Second, I had plenty of practice at critical appraisal skills when extracting study data from 34 studies and undertaking a risk of bias analysis using the Cochrane Risk of Bias tool 1.0. This was the most tedious step in the process. Data extraction was mind–numbingly repetitive, and it was equally frustrating to comb through walls of small print in search of a single sentence describing study randomisation.

Third, I learnt the nuances of interpreting statistical results in systematic reviews – study heterogeneity, study quality and the size of effect estimates of arguably greater importance than mere p-values.

Secondary learning objectives included accurate outcome data extraction, collaborative study selection, using systematic review tools to generate forest plots, and using indirect comparison to compare risk ratio estimates.

I now have a newfound respect for clinician-researchers and statisticians. Guideline–based case management is a privilege that I take for granted, and this project was an eye-opening experience into the grind of synthesising evidence-based management. I now feel empowered and sufficiently well-informed to assist in future research; although to be honest, I might need a break from systematic reviews for now!

Isaac Kuan

During COVID-19, I worked as a COVID-19 interim year 1 (FiY1) doctor in Edinburgh.

I volunteered, like many others, to do our duty to support the National Health Service (NHS). This was the culmination of five years of training – now we could make a difference!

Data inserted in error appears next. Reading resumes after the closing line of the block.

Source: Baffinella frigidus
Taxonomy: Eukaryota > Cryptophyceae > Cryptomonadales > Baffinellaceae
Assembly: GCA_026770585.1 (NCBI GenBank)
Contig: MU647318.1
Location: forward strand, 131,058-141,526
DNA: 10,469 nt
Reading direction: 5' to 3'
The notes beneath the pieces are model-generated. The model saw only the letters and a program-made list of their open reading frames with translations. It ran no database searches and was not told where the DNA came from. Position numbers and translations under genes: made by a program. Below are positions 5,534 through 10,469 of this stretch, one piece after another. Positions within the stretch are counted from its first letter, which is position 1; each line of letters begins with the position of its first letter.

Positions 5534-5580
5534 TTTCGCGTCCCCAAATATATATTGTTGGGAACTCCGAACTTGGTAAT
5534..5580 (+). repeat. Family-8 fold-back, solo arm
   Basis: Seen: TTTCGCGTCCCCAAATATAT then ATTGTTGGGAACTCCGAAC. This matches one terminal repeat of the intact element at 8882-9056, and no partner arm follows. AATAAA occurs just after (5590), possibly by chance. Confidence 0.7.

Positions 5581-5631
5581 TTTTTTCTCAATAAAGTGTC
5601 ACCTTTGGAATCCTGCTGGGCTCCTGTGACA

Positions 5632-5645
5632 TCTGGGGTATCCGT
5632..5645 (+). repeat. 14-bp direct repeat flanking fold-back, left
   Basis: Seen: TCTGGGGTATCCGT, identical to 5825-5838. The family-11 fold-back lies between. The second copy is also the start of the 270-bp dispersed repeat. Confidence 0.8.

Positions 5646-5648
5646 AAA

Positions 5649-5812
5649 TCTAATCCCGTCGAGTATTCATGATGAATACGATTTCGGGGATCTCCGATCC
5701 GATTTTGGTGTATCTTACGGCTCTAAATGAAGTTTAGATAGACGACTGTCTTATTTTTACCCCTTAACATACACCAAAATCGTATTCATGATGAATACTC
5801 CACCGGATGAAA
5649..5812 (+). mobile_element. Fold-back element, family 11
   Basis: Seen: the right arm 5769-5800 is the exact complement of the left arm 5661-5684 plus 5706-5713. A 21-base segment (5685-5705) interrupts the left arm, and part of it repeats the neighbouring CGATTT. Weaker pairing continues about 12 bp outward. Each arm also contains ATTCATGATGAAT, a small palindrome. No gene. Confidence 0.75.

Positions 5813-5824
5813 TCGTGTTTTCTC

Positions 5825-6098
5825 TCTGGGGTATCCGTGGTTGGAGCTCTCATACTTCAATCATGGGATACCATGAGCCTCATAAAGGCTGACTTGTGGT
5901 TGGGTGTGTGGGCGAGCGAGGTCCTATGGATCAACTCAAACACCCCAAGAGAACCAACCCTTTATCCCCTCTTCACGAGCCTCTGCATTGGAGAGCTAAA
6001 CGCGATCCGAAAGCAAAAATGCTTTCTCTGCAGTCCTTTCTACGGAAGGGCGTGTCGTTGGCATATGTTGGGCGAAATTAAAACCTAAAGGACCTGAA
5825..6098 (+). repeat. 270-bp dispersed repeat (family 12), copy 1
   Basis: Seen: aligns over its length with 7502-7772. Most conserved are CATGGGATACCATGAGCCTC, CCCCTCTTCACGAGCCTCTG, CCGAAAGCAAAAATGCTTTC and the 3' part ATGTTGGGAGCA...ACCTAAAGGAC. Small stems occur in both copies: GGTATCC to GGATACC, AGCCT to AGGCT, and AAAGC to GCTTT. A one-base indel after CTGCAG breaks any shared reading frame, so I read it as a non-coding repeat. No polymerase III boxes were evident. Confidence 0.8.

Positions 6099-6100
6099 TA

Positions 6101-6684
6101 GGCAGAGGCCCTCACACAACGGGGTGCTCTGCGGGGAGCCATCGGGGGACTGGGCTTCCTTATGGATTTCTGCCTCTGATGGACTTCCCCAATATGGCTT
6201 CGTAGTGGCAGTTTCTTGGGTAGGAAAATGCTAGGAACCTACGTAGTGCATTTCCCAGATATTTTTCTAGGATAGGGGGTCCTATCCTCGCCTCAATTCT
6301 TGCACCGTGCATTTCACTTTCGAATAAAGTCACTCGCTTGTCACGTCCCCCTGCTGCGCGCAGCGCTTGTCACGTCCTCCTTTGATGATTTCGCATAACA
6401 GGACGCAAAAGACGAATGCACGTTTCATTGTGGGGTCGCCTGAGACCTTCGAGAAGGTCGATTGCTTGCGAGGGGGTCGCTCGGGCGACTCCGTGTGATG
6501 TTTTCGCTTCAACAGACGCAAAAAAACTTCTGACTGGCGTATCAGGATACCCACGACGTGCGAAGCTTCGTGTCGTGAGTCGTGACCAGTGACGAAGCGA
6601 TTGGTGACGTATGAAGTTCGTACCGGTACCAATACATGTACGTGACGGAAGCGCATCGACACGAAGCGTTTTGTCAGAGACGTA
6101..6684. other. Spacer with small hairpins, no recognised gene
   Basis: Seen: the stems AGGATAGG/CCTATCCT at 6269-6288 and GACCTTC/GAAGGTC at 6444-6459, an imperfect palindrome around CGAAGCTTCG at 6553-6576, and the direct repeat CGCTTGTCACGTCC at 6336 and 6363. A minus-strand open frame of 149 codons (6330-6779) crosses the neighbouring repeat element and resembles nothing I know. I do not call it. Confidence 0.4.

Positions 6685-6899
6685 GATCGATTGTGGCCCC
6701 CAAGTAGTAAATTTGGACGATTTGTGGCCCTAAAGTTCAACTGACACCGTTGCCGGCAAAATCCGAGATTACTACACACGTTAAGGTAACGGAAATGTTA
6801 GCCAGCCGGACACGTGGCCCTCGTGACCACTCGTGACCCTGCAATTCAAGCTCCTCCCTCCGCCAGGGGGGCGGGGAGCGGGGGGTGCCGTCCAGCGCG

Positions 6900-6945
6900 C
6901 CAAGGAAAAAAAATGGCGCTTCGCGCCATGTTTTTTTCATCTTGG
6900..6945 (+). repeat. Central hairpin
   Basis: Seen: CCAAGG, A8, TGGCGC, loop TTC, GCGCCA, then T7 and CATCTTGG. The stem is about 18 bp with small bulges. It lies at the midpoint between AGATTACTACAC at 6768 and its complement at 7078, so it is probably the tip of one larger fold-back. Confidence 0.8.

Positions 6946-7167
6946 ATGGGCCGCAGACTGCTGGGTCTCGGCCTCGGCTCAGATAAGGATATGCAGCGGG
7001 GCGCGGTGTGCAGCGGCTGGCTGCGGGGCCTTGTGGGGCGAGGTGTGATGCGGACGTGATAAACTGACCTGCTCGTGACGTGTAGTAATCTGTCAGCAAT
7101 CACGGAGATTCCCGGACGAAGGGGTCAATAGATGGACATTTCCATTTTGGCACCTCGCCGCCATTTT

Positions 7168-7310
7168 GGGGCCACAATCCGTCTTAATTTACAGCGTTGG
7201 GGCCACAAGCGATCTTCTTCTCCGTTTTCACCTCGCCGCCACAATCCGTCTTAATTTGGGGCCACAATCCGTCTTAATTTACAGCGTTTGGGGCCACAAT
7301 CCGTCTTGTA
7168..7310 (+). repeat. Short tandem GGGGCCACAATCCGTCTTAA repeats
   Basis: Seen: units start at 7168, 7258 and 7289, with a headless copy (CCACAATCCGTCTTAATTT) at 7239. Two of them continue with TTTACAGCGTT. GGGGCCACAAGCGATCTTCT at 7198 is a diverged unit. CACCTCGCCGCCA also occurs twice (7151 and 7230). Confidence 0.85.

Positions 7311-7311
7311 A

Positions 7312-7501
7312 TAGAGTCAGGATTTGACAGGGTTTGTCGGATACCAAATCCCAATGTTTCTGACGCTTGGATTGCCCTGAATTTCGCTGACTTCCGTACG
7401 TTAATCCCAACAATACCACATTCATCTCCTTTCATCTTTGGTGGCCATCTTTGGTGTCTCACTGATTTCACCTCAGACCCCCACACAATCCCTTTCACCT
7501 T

However, we were deployed into an NHS that was emptied of patients and overstaffed. Any dreams of glory were replaced by a potent awareness of how supernumerary I was. Often, I felt like a burden in the ward.

Thankfully, I was blessed with an incredibly supportive environment – long-suffering colleagues, encouraging friends and beautiful nature. Slowly, I found my place. And I found that I gained far more than I had given.

I did learn some medical content – diagnosing a myocardial infarction, seeing Gottron papules and verifying a death. Far more impactful was having a glimpse of the character needed to do medicine.

I learnt that people mattered. It was tempting to see patients as a list of jobs. But the best doctors and nurses humanised patients through the system – listening to a lady's traumatic backstory, calming a man distressed by venepuncture, placating a woman threatening to self-discharge. Their care and concern stood out in what could be an otherwise cold system.

I learnt that I mattered. So many were abundantly willing to help me adapt to the system and grow as a doctor. My seemingly insignificant contribution still supported a system that benefited patients. Ordinary though I was, I was blessed with colleagues who would help me make a difference.

In the final analysis, I learnt what so many have learnt during the turmoil of COVID-19 – the oft overlooked importance of kindness, gentleness, and patience to others and oneself. It was truly an undeserved privilege.

Tan Ying Hui Editor, SMSUK

Ravanth Baskaran Year 2 medical student at Cardiff University

Marcus Chong Year 3 Medical Student at University of Sheffield

Isaac Kuan Alumni of University of Edinburgh